The Four C's of Applying for and Managing your Credit
There are Four C's that come into play when you apply for loans and other forms of credit. Along with the obvious "Credit score" check, attention is given to three other C's of eligibility: Capacity, Collateral, and Character.
Read on for some hints on how to excel at the four C's, as well as determine and improve upon your credit score.
In granting you the ability to buy things on credit, the issuer needs to ensure that you will repay the loan or revolving credit charges. To do this they first examine the "three C's".
You may have the best of intentions to repay a loan, but if you don't have the capacity to do so given your income and expenses, you are dead in the water. They will look at your income, how long you've been at your job, and what the job prospects are in the industry you work in.
CREDIT APPLICATION HINT: Make your job sound stable. I have a friend who is an internationally certified and renowned red seal chef at a premier golf course, earning a pretty penny I might add. But when he applied for credit he was rejected because he said it's just a temporary position since golf courses in his area only operate during summer months. He omitted the fact that he had a job waiting for him as soon as the golf course closed down for the summer, and the marketability for his skills is great. But all the credit company saw was a summer job which reduced his capacity to make payments and he was turned down.
So, make sure that without lying, you paint your job and industry in a favourable light. Are you a "secretary" or "executive assistant", or even "office manager"? Freelancers will have the hardest time painting a picture of employment stability, but it can be done honestly and effectively.
As part of your capacity examination, creditors will also look at any existing loans or credit cards you have, along with your payment histories. If you have too much credit available you may be denied even if you don't have a penny charged to your other cards. They want to know that if you max everything out you still have a chance of paying it all off.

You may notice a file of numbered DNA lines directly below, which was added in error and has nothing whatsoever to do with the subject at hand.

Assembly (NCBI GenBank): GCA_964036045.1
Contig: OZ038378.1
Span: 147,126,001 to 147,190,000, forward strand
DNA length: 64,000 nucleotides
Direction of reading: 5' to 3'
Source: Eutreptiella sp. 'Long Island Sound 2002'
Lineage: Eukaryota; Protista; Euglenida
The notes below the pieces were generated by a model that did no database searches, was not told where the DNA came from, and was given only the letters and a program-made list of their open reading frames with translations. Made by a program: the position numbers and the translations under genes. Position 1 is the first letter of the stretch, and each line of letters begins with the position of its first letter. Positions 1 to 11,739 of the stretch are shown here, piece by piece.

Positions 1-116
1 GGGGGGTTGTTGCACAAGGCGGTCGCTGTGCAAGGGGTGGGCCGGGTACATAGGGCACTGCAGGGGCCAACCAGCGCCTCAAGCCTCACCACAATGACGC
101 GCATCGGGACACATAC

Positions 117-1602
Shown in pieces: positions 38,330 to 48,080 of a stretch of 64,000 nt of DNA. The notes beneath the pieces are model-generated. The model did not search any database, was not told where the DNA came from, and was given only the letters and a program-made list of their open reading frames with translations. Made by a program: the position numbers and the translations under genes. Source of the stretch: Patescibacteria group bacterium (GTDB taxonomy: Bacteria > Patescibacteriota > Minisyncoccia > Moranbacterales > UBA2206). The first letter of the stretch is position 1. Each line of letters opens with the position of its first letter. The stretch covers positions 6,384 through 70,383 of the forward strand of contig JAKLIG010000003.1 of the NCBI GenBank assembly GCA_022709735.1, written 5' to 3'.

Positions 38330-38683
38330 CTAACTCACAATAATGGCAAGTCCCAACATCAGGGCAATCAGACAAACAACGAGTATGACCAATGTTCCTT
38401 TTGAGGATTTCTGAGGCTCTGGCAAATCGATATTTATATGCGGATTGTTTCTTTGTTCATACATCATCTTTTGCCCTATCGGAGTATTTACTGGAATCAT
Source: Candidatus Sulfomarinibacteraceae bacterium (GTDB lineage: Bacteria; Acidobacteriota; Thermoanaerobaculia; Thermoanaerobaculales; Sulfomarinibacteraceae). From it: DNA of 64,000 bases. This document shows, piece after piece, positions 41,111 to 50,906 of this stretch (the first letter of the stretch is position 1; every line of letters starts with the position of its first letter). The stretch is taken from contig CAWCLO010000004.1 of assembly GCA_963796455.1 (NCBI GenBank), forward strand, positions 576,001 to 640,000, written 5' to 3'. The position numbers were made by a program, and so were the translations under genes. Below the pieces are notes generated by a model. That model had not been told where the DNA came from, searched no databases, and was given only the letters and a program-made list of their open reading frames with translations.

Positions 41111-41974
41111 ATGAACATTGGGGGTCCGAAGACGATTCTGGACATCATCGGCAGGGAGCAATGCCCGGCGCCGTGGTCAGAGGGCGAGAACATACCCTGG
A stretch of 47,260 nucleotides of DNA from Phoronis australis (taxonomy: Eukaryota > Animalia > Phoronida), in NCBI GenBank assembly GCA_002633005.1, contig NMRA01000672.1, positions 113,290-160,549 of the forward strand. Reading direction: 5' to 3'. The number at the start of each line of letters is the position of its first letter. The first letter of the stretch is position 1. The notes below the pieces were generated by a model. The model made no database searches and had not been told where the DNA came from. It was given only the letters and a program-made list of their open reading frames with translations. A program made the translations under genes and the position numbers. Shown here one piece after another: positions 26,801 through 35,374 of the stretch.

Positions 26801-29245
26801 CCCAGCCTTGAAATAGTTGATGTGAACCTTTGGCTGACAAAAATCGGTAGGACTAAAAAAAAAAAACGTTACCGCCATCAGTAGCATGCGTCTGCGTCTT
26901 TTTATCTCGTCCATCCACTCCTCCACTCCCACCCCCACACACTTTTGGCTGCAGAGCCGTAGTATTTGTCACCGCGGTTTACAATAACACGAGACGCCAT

What can creditors take from you if push comes to shove and you can't make payments? It's a yucky way of looking at things, but collateral like non-registered investments and real estate will increase your chances of getting credit easily.
Although a credit application is a lousy judge of personality, there are objective ways for creditors to get a sense of your financial character, like the following:
- Length of residency at your current location
- Length of your employment
- Whether you rent or own your home (you're more likely to stay in one place if you own)
- Whether you have chequing and savings accounts
The Big C in the four C's is of course your Credit Score. It is instrumental and examined when you need new credit, ask for (or automatically receive) limit increases, rent apartments, and pay deposits on utilities and big ticket items.
Fair Isaac and Company (FICO) is one of the most used and well-regarded credit score companies around, and often the one used by creditors evaluating your application. Scores range from the low 300s to highs of about 900. A score above 750 is generally considered to be very good.
Following are the factors FICO takes into account in calculating your score:
- Payment history (about 35% of the score). They are looking for punctual payments with no incidences.